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Panama Papers: Federal Prosecutor Looking for Crimes By U.S. Citizens

The Justice Department has opened a formal criminal investigation into potentially widespread illegalities exposed by the Panama Papers, the massive leak of financial details about secret offshore accounts, federal law enforcement officials told NBC News Wednesday -- and its first priority will be finding wrongdoing by U.S. firms and individuals.

The U.S. Attorney in Manhattan, Preet Bharara, sent a letter to the International Consortium of Investigative Journalists (ICIJ), which has led a worldwide effort to report on suspected money laundering, tax evasion and other criminal activity exposed in the documents.

In his brief letter, Bharara said his office -- which has jurisdiction over many of the world's largest banks and financial firms -- has "opened a criminal investigation regarding matters to which the Panama Papers are relevant." The letter was dated April 3, the day ICIJ published its findings.

"The Office would greatly appreciate to opportunity to speak as soon as possible with any ICIJ employee or representative involved in the Panama Papers project in order to discuss this matter further," Bharara added.

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Preet Bharara, United States attorney for the Southern District of New York, speaks at a press conference announcing criminal charges against JPMorgan Chase in connection with Bernard L. Madoff Investment Securities on Jan 7, in New York City. Andrew Burton / Getty Images, file

Many financial transactions related to global money laundering, drug trafficking and other illegal activity involve New York-based banks. A senior federal law enforcement official said the initial focus will be identifying illicit activity by American citizens and corporations.

Bharara's efforts are the first evidence that criminal prosecutors from the Justice Department have become involved in the Panama Papers and will be looking for wrongdoing by U.S. companies and citizens. NBC News reported Sunday that IRS and U.S. Treasury officials have met with their counterparts from around the world in an effort to analyze and use the data about more than 214,000 offshore companies listed by Panamanian law firm Mossack Fonseca.

The Justice Department declined to comment, and ICIJ officials could not be immediately reached for comment. The letter was first reported by the Guardian, one of the many media partners working with the ICIJ and the German newspaper that initially obtained the documents, Süddeutsche Zeitung.

"We're not talking about it," said one federal law enforcement official who confirmed the existence of the letter and the probe.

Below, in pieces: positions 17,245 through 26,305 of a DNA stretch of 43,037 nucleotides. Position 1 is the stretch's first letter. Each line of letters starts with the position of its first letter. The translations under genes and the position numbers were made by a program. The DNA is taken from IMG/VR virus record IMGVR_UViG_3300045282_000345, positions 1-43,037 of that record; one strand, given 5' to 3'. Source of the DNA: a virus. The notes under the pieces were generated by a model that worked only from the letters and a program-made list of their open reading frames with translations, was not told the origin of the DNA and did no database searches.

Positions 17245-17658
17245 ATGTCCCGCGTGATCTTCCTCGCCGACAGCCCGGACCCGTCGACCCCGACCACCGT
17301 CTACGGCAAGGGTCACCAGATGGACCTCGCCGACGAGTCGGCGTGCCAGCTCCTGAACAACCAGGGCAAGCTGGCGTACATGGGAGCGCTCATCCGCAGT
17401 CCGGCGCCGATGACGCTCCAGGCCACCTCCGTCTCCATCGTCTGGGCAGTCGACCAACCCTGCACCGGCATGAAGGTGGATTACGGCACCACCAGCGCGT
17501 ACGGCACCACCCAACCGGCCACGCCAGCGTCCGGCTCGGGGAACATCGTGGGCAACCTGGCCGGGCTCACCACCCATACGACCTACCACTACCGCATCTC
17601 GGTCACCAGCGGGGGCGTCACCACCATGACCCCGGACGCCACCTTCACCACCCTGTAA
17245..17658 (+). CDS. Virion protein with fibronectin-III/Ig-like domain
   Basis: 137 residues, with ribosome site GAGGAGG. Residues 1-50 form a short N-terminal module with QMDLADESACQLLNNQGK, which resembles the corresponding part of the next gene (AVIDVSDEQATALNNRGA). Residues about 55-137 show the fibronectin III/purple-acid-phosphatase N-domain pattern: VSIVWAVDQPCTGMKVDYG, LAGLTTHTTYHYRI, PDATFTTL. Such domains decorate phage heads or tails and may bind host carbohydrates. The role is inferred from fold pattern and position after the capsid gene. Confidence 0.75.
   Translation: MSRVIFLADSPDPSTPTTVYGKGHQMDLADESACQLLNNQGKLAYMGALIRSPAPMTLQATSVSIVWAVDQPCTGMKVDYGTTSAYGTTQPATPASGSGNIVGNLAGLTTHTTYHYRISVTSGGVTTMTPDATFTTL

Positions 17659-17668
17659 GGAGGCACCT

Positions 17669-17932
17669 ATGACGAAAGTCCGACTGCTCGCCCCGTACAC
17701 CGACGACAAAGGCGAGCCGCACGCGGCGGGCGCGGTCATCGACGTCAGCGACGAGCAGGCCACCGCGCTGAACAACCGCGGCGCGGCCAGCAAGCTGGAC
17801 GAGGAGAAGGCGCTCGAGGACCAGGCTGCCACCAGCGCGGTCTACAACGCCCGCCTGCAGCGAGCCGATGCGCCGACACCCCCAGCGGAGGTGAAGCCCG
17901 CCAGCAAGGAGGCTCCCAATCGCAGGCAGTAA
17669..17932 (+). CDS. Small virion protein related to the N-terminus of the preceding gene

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Federal law enforcement officials are eagerly waiting for access to the documents, saying they will be enormously helpful in bolstering existing cases and also in launching new ones, especially as the names of people hiding behind thousands offshore companies are revealed.

So far, though, U.S. authorities can only go on what has been reported by the media. More than 300 reporters from around the world have been working on the joint Panama Papers effort, and they have disclosed a wealth of information about corrupt officials, criminals, celebrities and others who have set up offshore firms with the help of Mossack Fonseca.

Mossack Fonseca has denied any wrongdoing, saying it worked within existing laws and guidelines to help its clients set up legal accounts and that it was not aware of those accounts being used for illegal or illicit activities.

Stefan Cassella, a former deputy chief of the Justice Department's Asset Forfeiture and Money Laundering Section, said New York is the logical place for the U.S. government to exploit the Panama Papers in criminal and civil cases. It has jurisdiction over many domestic cases involving the potentially thousands of U.S. citizens and companies that might have used Mossack Fonseca to help them hide criminal activity.

But it also gives the Justice Department jurisdiction over a wide range of international cases too, because individuals and companies often launder illicit funds through New York banks.

"They all want to be paid in dollars so the transactions go through New York," Cassella told NBC News. "It's just the way the global financial world works. The money passes through New York."